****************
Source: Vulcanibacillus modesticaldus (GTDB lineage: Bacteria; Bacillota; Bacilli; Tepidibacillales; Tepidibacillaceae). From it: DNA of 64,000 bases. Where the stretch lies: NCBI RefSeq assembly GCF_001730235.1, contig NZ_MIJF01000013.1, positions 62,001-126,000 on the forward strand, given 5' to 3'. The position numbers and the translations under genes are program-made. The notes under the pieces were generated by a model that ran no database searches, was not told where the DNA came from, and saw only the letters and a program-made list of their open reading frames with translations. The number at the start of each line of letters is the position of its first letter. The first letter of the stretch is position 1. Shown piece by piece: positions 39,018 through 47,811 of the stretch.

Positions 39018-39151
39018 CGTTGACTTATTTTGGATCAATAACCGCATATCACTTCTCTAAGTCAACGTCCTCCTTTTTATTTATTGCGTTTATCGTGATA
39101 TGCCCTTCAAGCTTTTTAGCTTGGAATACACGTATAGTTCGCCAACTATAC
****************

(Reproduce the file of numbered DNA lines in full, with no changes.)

Source: Vulcanibacillus modesticaldus (GTDB lineage: Bacteria; Bacillota; Bacilli; Tepidibacillales; Tepidibacillaceae). From it: DNA of 64,000 bases. Where the stretch lies: NCBI RefSeq assembly GCF_001730235.1, contig NZ_MIJF01000013.1, positions 62,001-126,000 on the forward strand, given 5' to 3'. The position numbers and the translations under genes are program-made. The notes under the pieces were generated by a model that ran no database searches, was not told where the DNA came from, and saw only the letters and a program-made list of their open reading frames with translations. The number at the start of each line of letters is the position of its first letter. The first letter of the stretch is position 1. Shown piece by piece: positions 39,018 through 47,811 of the stretch.

Positions 39018-39151
39018 CGTTGACTTATTTTGGATCAATAACCGCATATCACTTCTCTAAGTCAACGTCCTCCTTTTTATTTATTGCGTTTATCGTGATA
39101 TGCCCTTCAAGCTTTTTAGCTTGGAATACACGTATAGTTCGCCAACTATAC